AN IDENTITY THIEF’S WORST NIGHTMARE

That would be Mississippi consumer law attorney Christopher Kittell

Published in 2012 Mid-South Rising Stars — December 2012

Christopher Kittell has been battling identity theft since he was 17 years old.

On his first day as a runner at Lewis & Lewis Attorneys in Clarksdale, Miss., he was asked to help with a big case involving the Fair Credit Reporting Act (FCRA). His initial task: make copies of credit reports. “I didn’t even know what those were,” he says. After all, he was too young to have a credit card.

But he learned fast and found the case fascinating. So much so that FCRA cases are a major part of his practice today.

That first case taught him a thing or two about avoiding identity theft.

“You see more identity theft with family members,” he says. “Everybody’s worried about being on the Internet—and Internet-related theft does happen—but your family members have access to your Social Security number. They know your date of birth. They know all your information.”

In that first case, a Clarksdale man, Terry Cousin, had found mysterious accounts showing up on his credit reports. It gradually became apparent that the culprit was Cousin’s own brother. Cousin wrote to the credit bureaus to try to correct the error, but he hit a wall. “Nobody was listening to him,” Kittell says.

Husband-and-wife attorneys Mike and Pauline Lewis ended up taking on the case, though they assumed it would be small potatoes. “This was the early 1990s, and identity theft wasn’t really known at that time,” Kittell says. “Pauline thought, ‘We’ll just write a few letters and that should take care of it.’” Cousin v. Trans Union Corporation wound up with a $4.5 million verdict against the credit bureau. Kittell, meanwhile, had worked his way up, during summers and school breaks, from runner to paralegal to law clerk to—after graduation from the University of Mississippi School of Law—practicing attorney at Lewis & Lewis. He even helped write the appellate briefs on Cousin’s behalf after Trans Union appealed. Though the punitive damages against Trans Union were reversed, the first suit Kittell filed as an attorney won a six-figure settlement for Cousin against a previously sued creditor who continued to report a fraudulent account in Cousin’s name.

“The [overall] case got national attention,” says Kittell, who now has FCRA cases from around the nation. He continued to work for the Lewises until they retired, and ended up with Merkel & Cocke. Last summer he opened his own practice, Kittell Law Firm, in Hernando, Miss., with his wife, Jennifer, as his paralegal. Kittell takes on both FCRA and personal injury cases—he won a $2.3 million slip-and-fall verdict in 2006 while at Merkel & Cocke.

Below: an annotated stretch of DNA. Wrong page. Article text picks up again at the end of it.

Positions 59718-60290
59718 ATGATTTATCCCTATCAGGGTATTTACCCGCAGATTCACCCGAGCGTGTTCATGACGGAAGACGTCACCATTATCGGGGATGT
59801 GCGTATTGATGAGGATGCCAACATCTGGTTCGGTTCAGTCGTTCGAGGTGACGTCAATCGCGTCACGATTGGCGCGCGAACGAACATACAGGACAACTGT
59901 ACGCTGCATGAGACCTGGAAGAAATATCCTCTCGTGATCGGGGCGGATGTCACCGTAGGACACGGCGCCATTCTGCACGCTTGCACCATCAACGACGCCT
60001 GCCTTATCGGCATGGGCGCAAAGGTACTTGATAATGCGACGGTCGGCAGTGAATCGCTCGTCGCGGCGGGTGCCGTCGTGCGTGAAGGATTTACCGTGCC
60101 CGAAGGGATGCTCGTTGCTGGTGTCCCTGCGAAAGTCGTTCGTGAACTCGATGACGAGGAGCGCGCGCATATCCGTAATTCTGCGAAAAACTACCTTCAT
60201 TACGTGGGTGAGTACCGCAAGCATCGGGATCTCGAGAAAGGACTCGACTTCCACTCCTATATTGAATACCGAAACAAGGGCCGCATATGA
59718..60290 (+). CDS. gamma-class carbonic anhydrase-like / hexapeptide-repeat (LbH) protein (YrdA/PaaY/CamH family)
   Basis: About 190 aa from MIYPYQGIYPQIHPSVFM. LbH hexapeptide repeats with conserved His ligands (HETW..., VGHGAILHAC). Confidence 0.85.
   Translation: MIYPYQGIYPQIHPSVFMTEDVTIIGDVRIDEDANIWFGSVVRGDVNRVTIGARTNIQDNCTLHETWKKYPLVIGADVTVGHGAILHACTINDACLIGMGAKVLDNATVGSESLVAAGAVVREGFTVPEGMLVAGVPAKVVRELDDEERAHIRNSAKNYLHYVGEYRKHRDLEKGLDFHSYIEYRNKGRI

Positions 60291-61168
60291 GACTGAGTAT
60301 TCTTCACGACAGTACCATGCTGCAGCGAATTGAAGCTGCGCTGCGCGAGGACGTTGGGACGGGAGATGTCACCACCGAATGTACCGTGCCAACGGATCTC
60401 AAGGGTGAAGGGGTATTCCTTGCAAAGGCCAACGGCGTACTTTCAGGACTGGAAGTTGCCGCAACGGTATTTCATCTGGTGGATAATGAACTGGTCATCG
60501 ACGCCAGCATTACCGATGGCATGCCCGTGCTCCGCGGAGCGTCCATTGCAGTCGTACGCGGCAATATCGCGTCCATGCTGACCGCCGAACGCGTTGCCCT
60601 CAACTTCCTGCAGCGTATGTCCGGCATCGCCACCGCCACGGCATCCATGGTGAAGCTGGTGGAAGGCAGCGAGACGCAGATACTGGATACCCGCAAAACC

Despite the fact that the FCRA has been in existence for more than 40 years, relatively few lawyers make it a focus of their careers. Kittell handles both identity theft and simple mix-ups, which can happen when people have similar names or Social Security numbers (also a common occurrence in families). He even blogs on FCRA topics.

In Kittell’s view, the credit bureaus are not a consumer’s friend. “It’s a terrible system,” he says. “It’s one thing to make a mistake on the front end—that’s bad enough. But once you’re told about it, it shouldn’t be hard to fix.” When reports are disputed, the law requires credit bureaus to perform “reasonable” investigations, but Kittell says these may be outsourced, with low-wage workers sometimes juggling many investigations.

“When you put that in front of a jury,” Kittell says, “most of the time they don’t find that ‘reasonable.’”

The damage to credit victims isn’t just financial—it’s emotional. “The worst case I ever had: A guy had his identity stolen, and the thief opened 40 accounts, some ungodly number. He bought a Harley and an Expedition in my client’s name,” Kittell says. “Before my client found me—he was a retired Army captain, a Type A personality who took all the steps he was supposed to take—at his worst point he was sitting in his closet with a gun in his mouth. Luckily, he didn’t pull the trigger.”

In this case, Kittell won his client fair compensation and a clean credit report. “But in the meantime, they caught the thief on the Harley,” Kittell says. “He was caught, prosecuted, convicted, served his time, and got out of jail before my client got his credit report fixed.”

Kittell takes each case seriously. “I get fired up about it,” he says. “I love getting justice for somebody who deserves it.”

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